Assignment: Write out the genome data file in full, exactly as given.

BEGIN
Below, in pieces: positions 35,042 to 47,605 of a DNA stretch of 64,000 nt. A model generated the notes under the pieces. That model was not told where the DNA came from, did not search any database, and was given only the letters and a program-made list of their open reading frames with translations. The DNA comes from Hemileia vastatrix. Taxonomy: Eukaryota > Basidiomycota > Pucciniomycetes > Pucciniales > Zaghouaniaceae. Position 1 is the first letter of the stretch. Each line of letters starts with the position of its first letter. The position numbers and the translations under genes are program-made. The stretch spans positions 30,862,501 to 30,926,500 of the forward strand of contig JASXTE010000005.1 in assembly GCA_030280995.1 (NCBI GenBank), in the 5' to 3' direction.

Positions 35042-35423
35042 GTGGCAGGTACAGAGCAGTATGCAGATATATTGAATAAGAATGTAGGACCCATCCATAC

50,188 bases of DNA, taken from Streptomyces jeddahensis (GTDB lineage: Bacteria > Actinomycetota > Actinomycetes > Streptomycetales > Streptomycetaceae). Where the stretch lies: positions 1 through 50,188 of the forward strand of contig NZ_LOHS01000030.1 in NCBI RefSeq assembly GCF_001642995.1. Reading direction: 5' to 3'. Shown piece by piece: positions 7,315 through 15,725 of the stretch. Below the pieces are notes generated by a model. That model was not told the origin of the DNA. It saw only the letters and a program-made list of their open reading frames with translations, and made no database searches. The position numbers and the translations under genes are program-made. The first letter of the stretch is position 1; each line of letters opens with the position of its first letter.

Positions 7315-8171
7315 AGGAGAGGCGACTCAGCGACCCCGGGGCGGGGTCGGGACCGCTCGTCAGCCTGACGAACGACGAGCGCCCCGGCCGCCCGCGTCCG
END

Below, in pieces: positions 35,042 to 47,605 of a DNA stretch of 64,000 nt. A model generated the notes under the pieces. That model was not told where the DNA came from, did not search any database, and was given only the letters and a program-made list of their open reading frames with translations. The DNA comes from Hemileia vastatrix. Taxonomy: Eukaryota > Basidiomycota > Pucciniomycetes > Pucciniales > Zaghouaniaceae. Position 1 is the first letter of the stretch. Each line of letters starts with the position of its first letter. The position numbers and the translations under genes are program-made. The stretch spans positions 30,862,501 to 30,926,500 of the forward strand of contig JASXTE010000005.1 in assembly GCA_030280995.1 (NCBI GenBank), in the 5' to 3' direction.

Positions 35042-35423
35042 GTGGCAGGTACAGAGCAGTATGCAGATATATTGAATAAGAATGTAGGACCCATCCATAC

50,188 bases of DNA, taken from Streptomyces jeddahensis (GTDB lineage: Bacteria > Actinomycetota > Actinomycetes > Streptomycetales > Streptomycetaceae). Where the stretch lies: positions 1 through 50,188 of the forward strand of contig NZ_LOHS01000030.1 in NCBI RefSeq assembly GCF_001642995.1. Reading direction: 5' to 3'. Shown piece by piece: positions 7,315 through 15,725 of the stretch. Below the pieces are notes generated by a model. That model was not told the origin of the DNA. It saw only the letters and a program-made list of their open reading frames with translations, and made no database searches. The position numbers and the translations under genes are program-made. The first letter of the stretch is position 1; each line of letters opens with the position of its first letter.

Positions 7315-8171
7315 AGGAGAGGCGACTCAGCGACCCCGGGGCGGGGTCGGGACCGCTCGTCAGCCTGACGAACGACGAGCGCCCCGGCCGCCCGCGTCCG